Fake Indians: All of a sudden, American Indian population has surged 86.5%, Census shows
Sen. Liz Warren, an early adopter on the fake Indian front, suddenly has a lot of company.
Get a load of this from Legal Insurrection:
The Native American population in the U.S. grew by a staggering 86.5% between 2010 and 2020, according to the latest U.S. Census – a rate demographers say is impossible to achieve without immigration.
Birth rates among Native Americans don’t explain the massive rise in numbers. And there certainly is no evidence of an influx of Native American expatriates returning to the U.S.
Instead, individuals who previously identified as white are now claiming to be Native American.
The author of the study cited points out that in this sudden surge to claiming Native American status, it's mainly a matter of "fleeing whiteness" and most of these racial impersonators don't do so with fraud in mind.
As Legal Insurrection's William A. Jacobson notes, that's a load of hooey:
But claiming to be Native American without proof is not innocent, it’s a way to obtain potential career and other preferences to which the person is not entitled:
...which brings us to Exhibit A, Elizabeth Warren:
That was Elizabeth Warren’s problem. She had no proof, and her claims to a good faith belief were not credible considering she waited until she was in her mid-30s and climbing the law professor ladder to assert she was Native American, Even then she did it mostly quietly in a way designed to juice her hiring prospects without being so public about it that people would question the claim.
Naturally, this fraudy trend has branched out, with white woman after white woman now claiming to be black or occasionally, Latina or Asian.
The 'fleeing whiteness' argument does have some basis, given that whites are being hectored about their color, like it was some sort of bad life choice they made, by the critical race theory crowd these days. Bad choices, you see, can be corrected by good choices -- and suddenly everyone wants to be an Indian.
Worse still, with the dominance of 'how I feel' culture growing rampant in society, brought on by the likely related transgender movement, where men who 'feel' like women move on to impersonating women, or their idea of what they think women are, plenty of whites have decided to go for it, taking the leap, claiming the fake Indian status. 'Status,' by the way, is the right word here, it's all about status, not actual lineage.
What's interesting here is that it's American Indians who have to endure the lion's share of this white folderol. Why are Indians having to put up with this more than other races?
Might it be because they have such a small share of the population that many people in the U.S. have literally never seen one? If you don't live in the Southwest, it's quite possible. If nobody's ever seen a Native American, it's therefore pretty easy then to claim status as such a seemingly mythical person since nobody's around to laugh the whole thing off the streets.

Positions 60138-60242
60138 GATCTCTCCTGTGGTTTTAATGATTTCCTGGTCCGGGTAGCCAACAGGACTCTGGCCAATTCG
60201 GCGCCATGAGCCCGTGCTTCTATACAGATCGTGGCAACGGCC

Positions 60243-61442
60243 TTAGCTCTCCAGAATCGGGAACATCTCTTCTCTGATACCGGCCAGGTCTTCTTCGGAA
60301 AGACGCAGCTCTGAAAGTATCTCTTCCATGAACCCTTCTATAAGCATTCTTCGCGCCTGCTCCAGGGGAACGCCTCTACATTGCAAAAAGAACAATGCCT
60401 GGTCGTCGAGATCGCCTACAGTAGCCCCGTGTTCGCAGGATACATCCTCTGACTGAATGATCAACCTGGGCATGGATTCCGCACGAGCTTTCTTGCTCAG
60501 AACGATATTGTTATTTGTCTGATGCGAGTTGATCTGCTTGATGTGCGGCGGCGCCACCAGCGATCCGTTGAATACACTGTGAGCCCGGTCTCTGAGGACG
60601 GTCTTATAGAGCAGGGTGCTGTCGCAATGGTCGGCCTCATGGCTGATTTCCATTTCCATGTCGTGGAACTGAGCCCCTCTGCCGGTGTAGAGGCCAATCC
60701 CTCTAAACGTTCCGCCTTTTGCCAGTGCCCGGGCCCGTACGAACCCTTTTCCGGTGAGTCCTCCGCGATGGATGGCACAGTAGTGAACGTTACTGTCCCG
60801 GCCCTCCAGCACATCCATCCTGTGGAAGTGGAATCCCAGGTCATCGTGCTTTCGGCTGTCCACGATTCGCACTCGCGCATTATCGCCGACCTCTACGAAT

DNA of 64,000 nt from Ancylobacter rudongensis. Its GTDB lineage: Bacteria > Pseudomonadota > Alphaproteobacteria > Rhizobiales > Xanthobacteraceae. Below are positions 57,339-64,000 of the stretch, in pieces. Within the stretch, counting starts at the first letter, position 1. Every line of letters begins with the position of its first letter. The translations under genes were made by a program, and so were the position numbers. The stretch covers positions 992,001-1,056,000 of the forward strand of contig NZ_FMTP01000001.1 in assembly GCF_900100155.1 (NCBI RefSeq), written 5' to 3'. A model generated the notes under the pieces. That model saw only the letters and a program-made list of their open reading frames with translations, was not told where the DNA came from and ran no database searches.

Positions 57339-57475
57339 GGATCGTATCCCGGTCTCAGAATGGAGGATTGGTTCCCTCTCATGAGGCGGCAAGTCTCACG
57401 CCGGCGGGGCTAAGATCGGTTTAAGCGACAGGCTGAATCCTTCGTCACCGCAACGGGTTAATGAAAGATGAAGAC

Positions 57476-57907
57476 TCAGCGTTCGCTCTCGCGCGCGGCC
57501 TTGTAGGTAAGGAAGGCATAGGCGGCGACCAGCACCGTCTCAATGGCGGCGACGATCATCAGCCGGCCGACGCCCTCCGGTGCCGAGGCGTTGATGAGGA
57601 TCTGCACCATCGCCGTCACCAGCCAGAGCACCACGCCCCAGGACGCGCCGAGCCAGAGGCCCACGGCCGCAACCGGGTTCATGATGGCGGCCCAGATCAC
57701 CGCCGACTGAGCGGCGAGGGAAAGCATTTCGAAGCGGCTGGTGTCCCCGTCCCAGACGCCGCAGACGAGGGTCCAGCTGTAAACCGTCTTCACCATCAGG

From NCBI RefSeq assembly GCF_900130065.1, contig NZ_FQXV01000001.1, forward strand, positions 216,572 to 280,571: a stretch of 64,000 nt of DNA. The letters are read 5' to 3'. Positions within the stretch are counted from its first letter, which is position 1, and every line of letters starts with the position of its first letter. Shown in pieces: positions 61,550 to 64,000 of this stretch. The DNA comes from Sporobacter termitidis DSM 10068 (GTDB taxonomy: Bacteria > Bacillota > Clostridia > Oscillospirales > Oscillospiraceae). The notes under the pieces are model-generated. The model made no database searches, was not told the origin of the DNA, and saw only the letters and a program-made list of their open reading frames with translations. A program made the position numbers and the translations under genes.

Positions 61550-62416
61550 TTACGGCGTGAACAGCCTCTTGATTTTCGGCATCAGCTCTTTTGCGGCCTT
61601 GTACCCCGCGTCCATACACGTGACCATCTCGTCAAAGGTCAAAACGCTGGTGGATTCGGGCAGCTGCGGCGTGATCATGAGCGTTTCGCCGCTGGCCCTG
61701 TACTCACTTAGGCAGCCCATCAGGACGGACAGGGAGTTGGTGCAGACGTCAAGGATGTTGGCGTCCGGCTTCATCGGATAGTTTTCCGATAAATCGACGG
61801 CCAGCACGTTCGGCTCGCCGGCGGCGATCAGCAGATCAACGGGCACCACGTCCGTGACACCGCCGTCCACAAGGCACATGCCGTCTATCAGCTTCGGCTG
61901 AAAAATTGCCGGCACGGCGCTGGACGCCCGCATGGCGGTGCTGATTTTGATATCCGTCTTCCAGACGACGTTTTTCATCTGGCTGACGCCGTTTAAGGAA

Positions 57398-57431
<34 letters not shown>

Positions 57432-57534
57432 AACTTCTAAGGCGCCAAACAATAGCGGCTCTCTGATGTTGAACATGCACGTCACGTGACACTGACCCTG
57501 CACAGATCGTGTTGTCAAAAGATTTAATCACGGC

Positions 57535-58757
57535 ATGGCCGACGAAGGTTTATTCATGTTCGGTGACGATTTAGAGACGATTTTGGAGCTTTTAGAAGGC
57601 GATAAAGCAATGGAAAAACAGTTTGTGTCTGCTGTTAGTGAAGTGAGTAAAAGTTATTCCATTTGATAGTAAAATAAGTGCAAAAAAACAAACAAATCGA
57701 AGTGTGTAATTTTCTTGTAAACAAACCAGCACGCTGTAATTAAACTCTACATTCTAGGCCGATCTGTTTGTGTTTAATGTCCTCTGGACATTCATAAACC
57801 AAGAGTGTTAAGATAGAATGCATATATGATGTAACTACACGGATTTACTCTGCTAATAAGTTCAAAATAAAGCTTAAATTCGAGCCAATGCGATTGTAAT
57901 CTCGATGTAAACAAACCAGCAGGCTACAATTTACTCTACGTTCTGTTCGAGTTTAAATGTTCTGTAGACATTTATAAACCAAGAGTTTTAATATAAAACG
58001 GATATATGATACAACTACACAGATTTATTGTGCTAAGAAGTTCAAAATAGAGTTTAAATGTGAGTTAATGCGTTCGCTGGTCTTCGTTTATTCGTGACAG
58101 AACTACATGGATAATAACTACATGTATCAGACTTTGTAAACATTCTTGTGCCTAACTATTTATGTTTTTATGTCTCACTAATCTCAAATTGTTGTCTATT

What's more, wokester theology around Indians, browbeating whites, and glurgily romanticizing Native Americans has been around since at least since the early 1970s.
All of those pictures and videos and education in textbooks, incidentally, portray white people as the bad guy. If you talk to a real Indian, unless he's a radical activist, you're never going to get that kind of picture. I have Native American friends who have told me they enjoyed playing cowboys in their childhood cowboy-and-Indian games, just as white kids enjoy playing Indians. They don't view whites as a universal evil the way the Hollywood films and public service announcements (remember the crying Indian?) depict. And they can't stand whites romanticizing Indians the way they do. Nobody would.
Cherokees in particular have been targeted. Remember the "crying Indian"? (Only whites, you see, litter). Remember how Cher used to play Indian (Cherokee, of course) on her stage horse? Remember "Cherokee People! Cherokee Tribe! So proud to live, so proud to die..."? The actual title of the 1971 song by Paul Revere and the Raiders was "Indian Reservation," and it was Columbia Records' biggest hit:
It's a damn good song, and yes, there have been grave crimes done by the white elites against Native American people through history as narrated in the song. No argument there, although the history has been cherrypicked as if by activists looking for federal funds. But note the phenomenon we see now as telescoped through that 1971 song: It was written by a white songwriter. It features a white singer narrating in the voice of an Indian, which he isn't, which is the impersonation of a Native American right there, and double when you count the songwriter.
The song ends with a battle cry claiming that the Cherokee nation is going to come back one day.
Umm. I don't think raising the fake Indian count through whites claiming to be Indians in search of affirmative action bennies is exactly what they meant by that defiant last line.
Image: Twitter screen shot
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